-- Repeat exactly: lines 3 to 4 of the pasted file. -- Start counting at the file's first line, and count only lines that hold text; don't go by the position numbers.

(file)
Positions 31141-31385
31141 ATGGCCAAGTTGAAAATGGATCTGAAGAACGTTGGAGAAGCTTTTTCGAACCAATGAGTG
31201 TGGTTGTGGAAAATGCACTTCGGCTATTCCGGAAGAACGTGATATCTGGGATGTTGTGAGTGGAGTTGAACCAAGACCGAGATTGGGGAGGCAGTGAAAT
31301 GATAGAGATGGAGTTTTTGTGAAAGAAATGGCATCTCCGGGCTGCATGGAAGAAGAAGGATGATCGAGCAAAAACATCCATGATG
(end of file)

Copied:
31201 TGGTTGTGGAAAATGCACTTCGGCTATTCCGGAAGAACGTGATATCTGGGATGTTGTGAGTGGAGTTGAACCAAGACCGAGATTGGGGAGGCAGTGAAAT
31301 GATAGAGATGGAGTTTTTGTGAAAGAAATGGCATCTCCGGGCTGCATGGAAGAAGAAGGATGATCGAGCAAAAACATCCATGATG